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From 26th July to 10th August 2014, the Wildlife Trust is celebrating the fascinating sea animals and plants that live in the UK’s marine environment for National Marine Week. This event takes place annually, taking on a different theme every year. The theme for 2014 is centred on five of the most common types of starfish found in the UK: the cushion, the bloody Henry, the common, the spiny and the brittle. Here at Sykes Cottages, we’re huge lovers of all things nature so we’ve decided to write a guide to some of the best places in the UK to see marine wildlife.

Where to find the best rock pools

Wembury Beach in Devon

Via Flickr

If there’s one thing kids love to do on a beach holiday, it’s explore the rock pools; there’s nothing more exciting when you’re a child than spotting a crab or finding a particularly pretty shell. Our pick of the best rock pools in Britain is Wembury on the south coast of Devon. Wembury is renowned for its fantastic rockpooling opportunities. Here, you can find a wide array of wildlife including Cornish Sucker Fish, Velvet Swimming Crabs, Long-Spined Sea Scorpions and both cushion and spiny starfish. There are many safety considerations to bear in mind when you’re rockpooling (both for yourself and the wildlife) so be sure to read the Devon Wildlife’s Trust Seashore Code before you head out.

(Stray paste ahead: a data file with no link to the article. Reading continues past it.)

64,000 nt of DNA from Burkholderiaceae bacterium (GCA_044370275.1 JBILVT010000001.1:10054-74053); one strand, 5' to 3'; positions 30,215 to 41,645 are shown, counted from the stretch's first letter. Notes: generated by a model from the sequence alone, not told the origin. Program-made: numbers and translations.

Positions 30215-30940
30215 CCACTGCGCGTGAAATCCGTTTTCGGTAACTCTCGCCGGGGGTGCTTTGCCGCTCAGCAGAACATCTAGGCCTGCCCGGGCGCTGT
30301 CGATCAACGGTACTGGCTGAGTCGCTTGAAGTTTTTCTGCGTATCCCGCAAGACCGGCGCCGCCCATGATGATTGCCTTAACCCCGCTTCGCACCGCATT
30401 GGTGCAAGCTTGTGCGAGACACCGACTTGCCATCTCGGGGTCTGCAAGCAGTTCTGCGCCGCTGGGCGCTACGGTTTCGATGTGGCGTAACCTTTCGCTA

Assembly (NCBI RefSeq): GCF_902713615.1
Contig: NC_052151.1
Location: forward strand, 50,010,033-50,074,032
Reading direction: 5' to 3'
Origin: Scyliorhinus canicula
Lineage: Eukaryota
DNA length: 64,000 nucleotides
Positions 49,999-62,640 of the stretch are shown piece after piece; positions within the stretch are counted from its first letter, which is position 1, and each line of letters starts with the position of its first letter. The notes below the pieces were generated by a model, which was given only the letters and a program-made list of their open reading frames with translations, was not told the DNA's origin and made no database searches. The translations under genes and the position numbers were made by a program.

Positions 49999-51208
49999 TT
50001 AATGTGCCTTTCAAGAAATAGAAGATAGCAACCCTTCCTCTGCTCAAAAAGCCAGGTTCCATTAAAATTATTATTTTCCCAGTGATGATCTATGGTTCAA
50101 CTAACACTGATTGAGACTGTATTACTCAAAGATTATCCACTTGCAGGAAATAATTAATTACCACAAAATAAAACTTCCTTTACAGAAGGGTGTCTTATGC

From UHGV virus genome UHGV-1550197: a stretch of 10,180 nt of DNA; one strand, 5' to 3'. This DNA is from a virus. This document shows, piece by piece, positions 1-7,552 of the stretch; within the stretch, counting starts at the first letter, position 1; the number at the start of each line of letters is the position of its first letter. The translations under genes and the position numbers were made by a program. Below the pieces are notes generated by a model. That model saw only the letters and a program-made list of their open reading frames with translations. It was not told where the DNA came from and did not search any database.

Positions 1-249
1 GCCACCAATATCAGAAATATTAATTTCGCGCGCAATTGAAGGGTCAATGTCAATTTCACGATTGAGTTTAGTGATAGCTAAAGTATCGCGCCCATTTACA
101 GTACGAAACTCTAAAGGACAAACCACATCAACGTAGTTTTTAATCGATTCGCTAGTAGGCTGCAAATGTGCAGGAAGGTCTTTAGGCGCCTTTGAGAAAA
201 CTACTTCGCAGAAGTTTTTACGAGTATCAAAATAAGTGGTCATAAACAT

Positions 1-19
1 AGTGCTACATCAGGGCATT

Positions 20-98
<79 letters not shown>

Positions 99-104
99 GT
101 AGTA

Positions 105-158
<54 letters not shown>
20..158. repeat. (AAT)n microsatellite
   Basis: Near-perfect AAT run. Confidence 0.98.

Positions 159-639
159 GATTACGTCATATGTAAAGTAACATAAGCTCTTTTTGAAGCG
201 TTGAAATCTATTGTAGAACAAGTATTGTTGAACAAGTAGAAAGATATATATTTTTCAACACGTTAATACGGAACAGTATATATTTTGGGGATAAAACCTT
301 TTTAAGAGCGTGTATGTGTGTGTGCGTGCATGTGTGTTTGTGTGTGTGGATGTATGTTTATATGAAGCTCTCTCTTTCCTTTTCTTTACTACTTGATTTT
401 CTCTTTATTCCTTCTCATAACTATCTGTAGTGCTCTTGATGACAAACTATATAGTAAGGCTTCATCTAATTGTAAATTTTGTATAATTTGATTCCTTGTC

Where to see seals

Seals at Blakeney Point, Norfolk

Via Flickr

Seals are one of the most popular forms of marine wildlife for tourists to seek out and luckily, they can be found in lots of places along the British coastline. One of our favourite spots to go looking for seals is Blakeney in Norfolk. From the quay, you can catch a boat out to Blakeney Point where you will find around 500 Common and Grey seals basking on the sandbanks. The peak seal-watching period lasts from April until October so make sure you bear this in mind when you book your trip!

Where to discover whales and dolphins


Picture provided by Holly Magoolagan

Scotland is one of the best places in the UK to see whales and dolphins. If you’re looking to catch a glimpse of a Minke Whale then head to the east coast of the Shetland Islands between May and September, or to experience the majestic Sperm Whale, you can catch a boat from the Outer Hebrides to just west of the continental shelf edge. Scotland also offers one of the most iconic colonies of dolphins in the UK, the bottlenose pods in the Moray Firth. The best place in the Moray Firth to see dolphins is at Chanonry Point, Cromarty, which is where the highest number of sightings have been reported.

Where to encounter birds

via. Flickr

via. Flickr

Skomer Island is home to one of the largest colonies of sea-birds in the UK and is just 15 minutes off the stunning Pembrokeshire coastline. Skomer boasts the world’s largest population of Manx Shearwaters, a cousin of the wandering albatross, with an estimated 120,000 breeding pairs inhabiting the island. However, these birds only leave and return to the island under cover of darkness so in order to get the chance to fully experience these incredible birds, you will need to book one of the guided night walks organised by the Wildlife Trust. Skomer is also home to a large number of puffins, razorbills, guillemots and short-eared owls, to name just a few!

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